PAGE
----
Building trustworthy systems is crucial

Andrews argues that the biggest issue that governments worldwide are facing after the COVID-19 pandemic is the issue of “trust”. For example, there exists a misconception in Australia that greater services will generate greater public trust. However, this misconception was debunked in the “Trust in Australian public services: 2022 Annual Report” which revealed, inter alia, that only 58% of Australians who had accessed at least one government service in 2022 thought that the services were “fair”. As low public trust makes it difficult for governments worldwide to drive reforms and roll out new initiatives, it is key to move from “asking for trust” to “building trustworthy systems” – the computer should not merely say “no” as this is awfully disempowering.

Thus, Andrews proposes the following service design epics of legitimacy for consideration to build trustworthy systems:

  • How do you audit/monitor decisions, accuracy and legal authority, in real time?
  • How does someone know, understand, challenge, appeal decision/action?
  • How do you know whether it’s having a fair, positive or negative impact?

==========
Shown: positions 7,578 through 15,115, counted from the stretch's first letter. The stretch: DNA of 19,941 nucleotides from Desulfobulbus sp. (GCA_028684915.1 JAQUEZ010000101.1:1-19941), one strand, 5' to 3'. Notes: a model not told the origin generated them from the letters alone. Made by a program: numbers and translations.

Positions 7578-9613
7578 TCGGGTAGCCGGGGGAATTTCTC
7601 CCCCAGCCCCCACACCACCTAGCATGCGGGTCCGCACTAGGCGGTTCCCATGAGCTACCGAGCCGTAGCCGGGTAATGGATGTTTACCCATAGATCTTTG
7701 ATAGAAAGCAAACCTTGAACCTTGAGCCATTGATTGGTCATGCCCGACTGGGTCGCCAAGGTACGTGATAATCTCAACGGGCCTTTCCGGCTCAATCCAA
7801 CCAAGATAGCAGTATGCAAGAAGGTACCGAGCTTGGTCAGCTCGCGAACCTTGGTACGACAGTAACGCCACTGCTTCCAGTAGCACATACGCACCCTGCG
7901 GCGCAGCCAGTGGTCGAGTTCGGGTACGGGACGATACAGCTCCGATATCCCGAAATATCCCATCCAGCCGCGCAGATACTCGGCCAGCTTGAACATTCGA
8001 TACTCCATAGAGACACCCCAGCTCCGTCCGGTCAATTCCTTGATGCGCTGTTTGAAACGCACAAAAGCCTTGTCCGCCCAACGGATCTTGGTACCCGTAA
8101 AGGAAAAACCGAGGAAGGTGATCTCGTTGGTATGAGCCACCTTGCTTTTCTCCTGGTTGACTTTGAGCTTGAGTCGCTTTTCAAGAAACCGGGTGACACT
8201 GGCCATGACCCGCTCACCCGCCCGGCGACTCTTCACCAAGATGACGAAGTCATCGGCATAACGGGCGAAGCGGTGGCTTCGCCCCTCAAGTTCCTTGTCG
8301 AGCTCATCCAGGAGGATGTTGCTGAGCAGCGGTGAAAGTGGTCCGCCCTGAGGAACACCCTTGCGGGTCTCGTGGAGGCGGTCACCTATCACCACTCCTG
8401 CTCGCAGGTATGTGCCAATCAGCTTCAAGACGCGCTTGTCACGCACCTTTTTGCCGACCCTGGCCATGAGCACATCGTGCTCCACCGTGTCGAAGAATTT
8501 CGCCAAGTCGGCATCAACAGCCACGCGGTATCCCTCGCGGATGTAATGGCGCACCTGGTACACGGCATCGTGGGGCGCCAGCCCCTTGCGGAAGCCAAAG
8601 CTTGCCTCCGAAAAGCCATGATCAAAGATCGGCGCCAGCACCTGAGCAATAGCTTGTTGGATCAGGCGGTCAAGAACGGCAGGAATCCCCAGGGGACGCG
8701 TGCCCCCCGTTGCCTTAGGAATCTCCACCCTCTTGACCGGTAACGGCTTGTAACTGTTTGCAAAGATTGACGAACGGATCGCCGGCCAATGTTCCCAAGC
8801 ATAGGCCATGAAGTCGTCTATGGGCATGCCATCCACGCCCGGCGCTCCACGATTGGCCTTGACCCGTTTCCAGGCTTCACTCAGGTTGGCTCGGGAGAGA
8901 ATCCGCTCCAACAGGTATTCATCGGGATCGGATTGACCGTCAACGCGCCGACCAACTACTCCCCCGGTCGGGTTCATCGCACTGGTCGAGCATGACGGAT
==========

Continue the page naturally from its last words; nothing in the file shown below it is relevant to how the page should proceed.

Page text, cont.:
• How do you ensure independent oversight and effective governance?
  • How do you detect, respond to and implement continuous change?
  • How should you operate in a way the public would consider ‘trustworthy’?

Removing interpretation gaps and eliminating black holes

Andrews notes that the current approach to policy development across many jurisdictions is lacklustre because it is slow, manual and analogue. This is attributable to the fact that laws and policies are often promulgated in the human readable format only, and various stakeholders such as Parliament, businesses, etc, require a lengthy period of time to interpret and implement them. Andrews proposes that laws and policies should be promulgated in both the human readable and machine readable formats to achieve greater efficiency in the delivery of public services – “[w]hen we make the rules of government authoritatively consumable by software, we dramatically improve the speed & consistency of delivery, with better policy outcomes and compliance”.

Furthermore, Andrews hopes to eliminate the numerous black holes in the current policy journey. For example, there may be a black hole of “policy intent or purpose” between the policy team and service delivery team as attributable to the interpretation gap which impedes implementation, a black hole of “actual impact” between the service delivery team and evaluation team as attributable to the lack of real-time monitoring which impedes policy reform, etc.

You can read the second part of the article here: 

Author: Michelle Yap, Alexis N. Chun

This research / project is supported by the National Research Foundation, Singapore under its Industry Alignment Fund – Pre-positioning (IAF-PP) Funding Initiative. Any opinions, findings and conclusions or recommendations expressed in this material are those of the author(s) and do not reflect the views of National Research Foundation, Singapore.

The Technolawgist collaborates with SMU CCLAW in the dissemination of these reflections.